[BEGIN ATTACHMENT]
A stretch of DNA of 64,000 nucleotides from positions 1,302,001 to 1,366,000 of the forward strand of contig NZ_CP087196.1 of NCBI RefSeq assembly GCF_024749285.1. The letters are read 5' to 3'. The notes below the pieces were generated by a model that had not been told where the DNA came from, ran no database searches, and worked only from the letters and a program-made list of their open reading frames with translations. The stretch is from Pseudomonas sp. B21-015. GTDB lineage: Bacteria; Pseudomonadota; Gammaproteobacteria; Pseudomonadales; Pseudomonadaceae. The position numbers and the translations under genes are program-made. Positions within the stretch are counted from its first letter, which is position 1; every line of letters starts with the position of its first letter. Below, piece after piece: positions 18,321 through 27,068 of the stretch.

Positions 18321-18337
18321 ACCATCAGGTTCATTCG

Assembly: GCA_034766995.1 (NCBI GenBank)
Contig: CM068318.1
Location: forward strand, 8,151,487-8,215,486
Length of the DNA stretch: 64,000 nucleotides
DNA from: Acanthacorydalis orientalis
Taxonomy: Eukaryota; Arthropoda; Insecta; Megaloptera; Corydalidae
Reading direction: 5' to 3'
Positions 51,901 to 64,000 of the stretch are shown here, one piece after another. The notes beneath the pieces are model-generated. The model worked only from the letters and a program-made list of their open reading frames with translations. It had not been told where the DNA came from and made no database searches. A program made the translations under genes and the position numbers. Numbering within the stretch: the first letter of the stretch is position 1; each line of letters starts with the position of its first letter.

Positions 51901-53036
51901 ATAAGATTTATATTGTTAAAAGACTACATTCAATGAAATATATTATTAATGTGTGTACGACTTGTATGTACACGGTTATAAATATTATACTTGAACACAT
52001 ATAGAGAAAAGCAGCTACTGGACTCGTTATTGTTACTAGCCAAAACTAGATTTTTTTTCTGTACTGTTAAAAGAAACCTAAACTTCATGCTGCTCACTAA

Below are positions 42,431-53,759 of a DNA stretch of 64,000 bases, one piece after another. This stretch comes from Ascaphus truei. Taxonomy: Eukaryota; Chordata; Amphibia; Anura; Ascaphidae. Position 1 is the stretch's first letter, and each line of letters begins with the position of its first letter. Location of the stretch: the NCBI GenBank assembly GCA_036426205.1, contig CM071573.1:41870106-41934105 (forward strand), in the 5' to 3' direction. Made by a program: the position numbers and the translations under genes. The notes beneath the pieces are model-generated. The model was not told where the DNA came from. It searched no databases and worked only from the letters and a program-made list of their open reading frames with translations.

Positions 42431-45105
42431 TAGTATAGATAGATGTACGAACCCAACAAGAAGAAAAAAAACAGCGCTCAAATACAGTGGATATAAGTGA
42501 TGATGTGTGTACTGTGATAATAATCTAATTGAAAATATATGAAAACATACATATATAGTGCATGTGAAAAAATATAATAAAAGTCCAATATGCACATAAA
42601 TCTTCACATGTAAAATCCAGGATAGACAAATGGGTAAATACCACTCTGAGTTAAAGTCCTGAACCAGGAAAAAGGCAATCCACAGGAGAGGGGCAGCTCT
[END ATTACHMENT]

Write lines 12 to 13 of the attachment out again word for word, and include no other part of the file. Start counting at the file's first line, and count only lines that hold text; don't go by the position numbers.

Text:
Positions 51901-53036
51901 ATAAGATTTATATTGTTAAAAGACTACATTCAATGAAATATATTATTAATGTGTGTACGACTTGTATGTACACGGTTATAAATATTATACTTGAACACAT